Journal d’une COP#3
Back to multilateralism ?
We thought it had fallen into the forgotten pages of history, swept away by the global geopolitical upheavals, relegated to the rank of an illusory idea. And yet, here it is reappearing at a COP and a Peace Forum. Who is it? Multilateralism. And it seems to be rather in good shape, at least in theory.
Certainly, at this stage, we can consider that these are just words, but they have the merit of conveying somewhat forgotten notions. We are witnessing the return of a key concept: cooperation.
- Cooperation on Climate – “Cooperate or Die” – which has the merit of acknowledging that nothing, absolutely nothing, will be possible without international cooperation if we want to meet the challenge of climate change. We can see it in the numbers. The situation is getting worse, particularly due to a lack of coherence and international coordination.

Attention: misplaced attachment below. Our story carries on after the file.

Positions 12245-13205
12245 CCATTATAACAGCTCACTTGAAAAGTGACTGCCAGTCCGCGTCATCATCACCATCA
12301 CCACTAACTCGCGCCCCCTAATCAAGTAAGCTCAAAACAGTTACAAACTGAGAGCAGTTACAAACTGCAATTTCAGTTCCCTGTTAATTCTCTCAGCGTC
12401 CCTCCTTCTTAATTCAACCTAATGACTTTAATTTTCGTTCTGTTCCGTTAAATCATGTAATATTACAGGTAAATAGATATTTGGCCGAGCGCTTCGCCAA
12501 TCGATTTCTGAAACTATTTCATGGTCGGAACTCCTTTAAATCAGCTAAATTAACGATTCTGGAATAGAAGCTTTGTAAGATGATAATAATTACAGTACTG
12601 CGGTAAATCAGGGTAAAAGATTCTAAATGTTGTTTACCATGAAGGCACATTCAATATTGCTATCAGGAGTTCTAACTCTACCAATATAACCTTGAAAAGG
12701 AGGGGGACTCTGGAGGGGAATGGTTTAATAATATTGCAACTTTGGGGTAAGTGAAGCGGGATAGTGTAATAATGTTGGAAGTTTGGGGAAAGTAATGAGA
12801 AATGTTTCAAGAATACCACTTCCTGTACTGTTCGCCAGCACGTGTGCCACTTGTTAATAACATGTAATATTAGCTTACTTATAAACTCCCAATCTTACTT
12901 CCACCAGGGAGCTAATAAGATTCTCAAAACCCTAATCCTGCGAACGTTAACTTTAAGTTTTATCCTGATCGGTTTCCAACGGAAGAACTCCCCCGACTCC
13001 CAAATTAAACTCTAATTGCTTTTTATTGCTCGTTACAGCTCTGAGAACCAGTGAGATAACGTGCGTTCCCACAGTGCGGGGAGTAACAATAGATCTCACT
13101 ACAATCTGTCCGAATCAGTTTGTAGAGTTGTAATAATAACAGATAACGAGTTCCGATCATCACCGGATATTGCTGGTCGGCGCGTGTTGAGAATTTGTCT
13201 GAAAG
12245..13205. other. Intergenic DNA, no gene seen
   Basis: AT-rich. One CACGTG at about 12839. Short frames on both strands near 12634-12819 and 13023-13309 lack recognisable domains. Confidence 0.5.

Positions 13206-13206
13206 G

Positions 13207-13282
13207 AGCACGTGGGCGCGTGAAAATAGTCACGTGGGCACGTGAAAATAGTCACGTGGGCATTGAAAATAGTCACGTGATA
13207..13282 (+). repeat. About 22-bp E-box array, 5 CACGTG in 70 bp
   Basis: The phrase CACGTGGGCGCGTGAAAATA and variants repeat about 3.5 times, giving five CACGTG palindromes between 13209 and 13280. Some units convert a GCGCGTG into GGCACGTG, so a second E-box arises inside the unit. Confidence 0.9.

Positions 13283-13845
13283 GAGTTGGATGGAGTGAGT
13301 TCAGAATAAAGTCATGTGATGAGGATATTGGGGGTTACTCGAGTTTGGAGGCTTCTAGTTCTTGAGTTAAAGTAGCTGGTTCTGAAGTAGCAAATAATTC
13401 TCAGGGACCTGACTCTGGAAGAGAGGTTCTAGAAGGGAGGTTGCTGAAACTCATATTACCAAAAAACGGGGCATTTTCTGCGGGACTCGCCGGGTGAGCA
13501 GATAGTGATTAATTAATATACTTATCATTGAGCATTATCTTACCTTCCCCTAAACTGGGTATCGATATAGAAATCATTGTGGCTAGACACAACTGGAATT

- Cooperation on Food Security in the face of the worst food crisis the world has experienced since World War II, which is only just beginning. While the current crisis is a price crisis related to the war in Ukraine, it should not obscure a deep dysfunction in the global production system that leads to conflicts over access to resources and significant migration phenomena around the world.
- Cooperation against inequalities: this is the meaning of the “loss and damage” mechanism on the one hand, but it is more broadly the meaning of ongoing reflections on new ways of cooperation for development, the terms of which must be drastically reconsidered, as well as the mechanisms and conditions of financing.
“We are witnessing the return of a key concept : cooperation.”
Although there is often a long way to go from words to action, two elements argue for a beginning of optimism:
- The clarity, even the radicalness, of the position of institutions that had become accustomed to sometimes absurd syntheses to appease both the oil rig and the solar panel or deforestation and agroecology.
- The simplification of both the indicators and the solutions. Whether it be reference standards in environmental matters or actions to be implemented to meet all these challenges, it must be acknowledged that the clearer they are, the more likely they are to generate the support and mobilization of all societies.